The women in my family have iron in their veins,
but mine bends the wrong way.
It’s like I was born with a magnet in me that repelled me from anything
I could find in the ground there.
I name the emptiness in the city tunnels,
the kind I find in the tube when the lights flicker.
The ones who left have now done their leaving,
so I fill and empty all my mugs.
This is my secret shame,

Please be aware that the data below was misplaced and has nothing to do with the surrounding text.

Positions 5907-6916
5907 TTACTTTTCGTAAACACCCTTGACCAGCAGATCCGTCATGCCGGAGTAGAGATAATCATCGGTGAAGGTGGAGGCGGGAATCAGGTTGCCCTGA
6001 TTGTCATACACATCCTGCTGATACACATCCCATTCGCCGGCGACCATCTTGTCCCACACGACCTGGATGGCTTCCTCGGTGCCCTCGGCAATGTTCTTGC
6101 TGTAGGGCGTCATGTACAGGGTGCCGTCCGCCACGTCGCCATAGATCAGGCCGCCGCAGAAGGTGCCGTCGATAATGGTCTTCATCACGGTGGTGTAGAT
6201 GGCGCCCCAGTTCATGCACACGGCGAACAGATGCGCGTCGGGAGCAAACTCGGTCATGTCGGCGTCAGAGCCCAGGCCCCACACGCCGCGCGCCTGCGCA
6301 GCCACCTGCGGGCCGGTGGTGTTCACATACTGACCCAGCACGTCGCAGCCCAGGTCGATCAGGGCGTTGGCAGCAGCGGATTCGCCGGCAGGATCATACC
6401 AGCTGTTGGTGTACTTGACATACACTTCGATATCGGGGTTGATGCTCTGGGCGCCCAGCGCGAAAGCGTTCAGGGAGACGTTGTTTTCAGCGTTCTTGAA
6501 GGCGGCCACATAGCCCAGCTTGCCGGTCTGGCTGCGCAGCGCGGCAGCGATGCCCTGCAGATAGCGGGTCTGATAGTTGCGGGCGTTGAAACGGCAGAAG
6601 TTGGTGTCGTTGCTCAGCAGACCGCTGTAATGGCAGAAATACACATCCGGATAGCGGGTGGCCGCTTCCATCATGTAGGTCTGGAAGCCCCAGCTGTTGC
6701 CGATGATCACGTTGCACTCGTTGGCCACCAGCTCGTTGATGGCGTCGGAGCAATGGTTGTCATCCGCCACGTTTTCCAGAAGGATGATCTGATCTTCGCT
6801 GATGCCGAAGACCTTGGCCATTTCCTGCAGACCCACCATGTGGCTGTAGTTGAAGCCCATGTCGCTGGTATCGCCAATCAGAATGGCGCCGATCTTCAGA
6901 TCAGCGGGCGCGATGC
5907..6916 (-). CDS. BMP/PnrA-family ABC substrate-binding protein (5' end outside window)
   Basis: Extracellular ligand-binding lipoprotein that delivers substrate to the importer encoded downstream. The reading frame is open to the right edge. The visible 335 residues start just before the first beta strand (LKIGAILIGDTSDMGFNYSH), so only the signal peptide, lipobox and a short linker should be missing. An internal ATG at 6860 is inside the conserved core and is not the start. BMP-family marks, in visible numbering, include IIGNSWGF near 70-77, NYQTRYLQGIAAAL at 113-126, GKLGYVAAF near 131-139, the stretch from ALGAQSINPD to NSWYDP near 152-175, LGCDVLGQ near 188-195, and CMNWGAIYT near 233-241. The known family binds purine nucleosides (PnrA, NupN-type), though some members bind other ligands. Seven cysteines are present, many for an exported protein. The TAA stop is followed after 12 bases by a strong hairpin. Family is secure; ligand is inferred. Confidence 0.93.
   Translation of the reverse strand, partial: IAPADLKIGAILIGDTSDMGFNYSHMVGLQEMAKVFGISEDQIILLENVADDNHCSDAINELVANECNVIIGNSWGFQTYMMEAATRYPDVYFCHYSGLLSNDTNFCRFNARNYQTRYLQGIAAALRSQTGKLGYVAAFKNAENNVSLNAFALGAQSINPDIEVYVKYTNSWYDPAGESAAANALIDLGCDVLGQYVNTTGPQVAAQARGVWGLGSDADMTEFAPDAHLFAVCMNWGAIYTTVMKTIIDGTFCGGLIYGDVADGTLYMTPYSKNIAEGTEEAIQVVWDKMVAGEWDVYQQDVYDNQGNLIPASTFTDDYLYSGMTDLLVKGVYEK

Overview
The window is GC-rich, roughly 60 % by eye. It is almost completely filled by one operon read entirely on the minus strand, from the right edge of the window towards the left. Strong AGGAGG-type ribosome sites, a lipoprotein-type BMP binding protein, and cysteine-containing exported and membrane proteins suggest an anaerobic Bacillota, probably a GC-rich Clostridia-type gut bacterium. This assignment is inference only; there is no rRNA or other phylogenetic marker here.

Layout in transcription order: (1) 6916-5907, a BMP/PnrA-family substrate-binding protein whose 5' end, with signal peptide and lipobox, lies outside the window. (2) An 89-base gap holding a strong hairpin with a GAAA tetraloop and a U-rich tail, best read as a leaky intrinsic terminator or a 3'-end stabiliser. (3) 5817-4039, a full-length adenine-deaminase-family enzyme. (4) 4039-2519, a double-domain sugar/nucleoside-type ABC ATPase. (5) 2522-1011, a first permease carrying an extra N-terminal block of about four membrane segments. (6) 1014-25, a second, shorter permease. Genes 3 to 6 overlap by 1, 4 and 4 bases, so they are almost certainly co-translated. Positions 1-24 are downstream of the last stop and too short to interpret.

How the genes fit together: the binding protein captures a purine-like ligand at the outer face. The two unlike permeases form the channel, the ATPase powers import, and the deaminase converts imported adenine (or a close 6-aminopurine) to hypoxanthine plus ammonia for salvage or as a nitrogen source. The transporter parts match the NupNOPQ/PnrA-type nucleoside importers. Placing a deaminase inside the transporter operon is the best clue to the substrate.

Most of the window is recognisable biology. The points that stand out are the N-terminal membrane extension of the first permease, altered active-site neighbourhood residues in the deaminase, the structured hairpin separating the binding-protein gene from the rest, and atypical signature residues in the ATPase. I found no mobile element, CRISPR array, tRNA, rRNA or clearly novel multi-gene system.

this is now how I cope with failure of intimacy;
Name my tongue entropy,
so I remember everything decays and is reborn again.
The men in my family have salt in their veins,
but my crooked veins are filled with sugar.
It’s like I was born with bait in me that compelled me to hook on to anything
I could dig out of the deep in people.
I name the emptiness in the urban parks,
the kind I find in the hollow of the old trees.
The ones I left have now done their mourning,
so I fill and empty my mouth.
This is my open defiance,
this is how I cope with complacency of contentment;
name my breath strength,
so I remember this too is life, even on the bad days.